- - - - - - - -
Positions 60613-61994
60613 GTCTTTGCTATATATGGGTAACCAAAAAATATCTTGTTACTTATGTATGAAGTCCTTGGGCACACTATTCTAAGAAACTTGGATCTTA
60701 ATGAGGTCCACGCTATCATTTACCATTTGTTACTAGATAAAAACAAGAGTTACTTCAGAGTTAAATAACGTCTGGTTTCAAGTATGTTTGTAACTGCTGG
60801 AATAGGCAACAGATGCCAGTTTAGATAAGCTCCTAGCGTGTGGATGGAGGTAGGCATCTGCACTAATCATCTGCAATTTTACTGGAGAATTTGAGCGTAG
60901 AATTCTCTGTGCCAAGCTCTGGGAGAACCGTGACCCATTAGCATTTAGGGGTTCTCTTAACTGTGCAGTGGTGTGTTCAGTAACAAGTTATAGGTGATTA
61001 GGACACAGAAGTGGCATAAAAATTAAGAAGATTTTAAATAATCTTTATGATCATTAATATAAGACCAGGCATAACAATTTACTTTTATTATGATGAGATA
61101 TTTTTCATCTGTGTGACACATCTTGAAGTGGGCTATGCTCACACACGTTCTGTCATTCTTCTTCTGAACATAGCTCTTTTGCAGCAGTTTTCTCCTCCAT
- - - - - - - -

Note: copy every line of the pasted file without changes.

Positions 60613-61994
60613 GTCTTTGCTATATATGGGTAACCAAAAAATATCTTGTTACTTATGTATGAAGTCCTTGGGCACACTATTCTAAGAAACTTGGATCTTA
60701 ATGAGGTCCACGCTATCATTTACCATTTGTTACTAGATAAAAACAAGAGTTACTTCAGAGTTAAATAACGTCTGGTTTCAAGTATGTTTGTAACTGCTGG
60801 AATAGGCAACAGATGCCAGTTTAGATAAGCTCCTAGCGTGTGGATGGAGGTAGGCATCTGCACTAATCATCTGCAATTTTACTGGAGAATTTGAGCGTAG
60901 AATTCTCTGTGCCAAGCTCTGGGAGAACCGTGACCCATTAGCATTTAGGGGTTCTCTTAACTGTGCAGTGGTGTGTTCAGTAACAAGTTATAGGTGATTA
61001 GGACACAGAAGTGGCATAAAAATTAAGAAGATTTTAAATAATCTTTATGATCATTAATATAAGACCAGGCATAACAATTTACTTTTATTATGATGAGATA
61101 TTTTTCATCTGTGTGACACATCTTGAAGTGGGCTATGCTCACACACGTTCTGTCATTCTTCTTCTGAACATAGCTCTTTTGCAGCAGTTTTCTCCTCCAT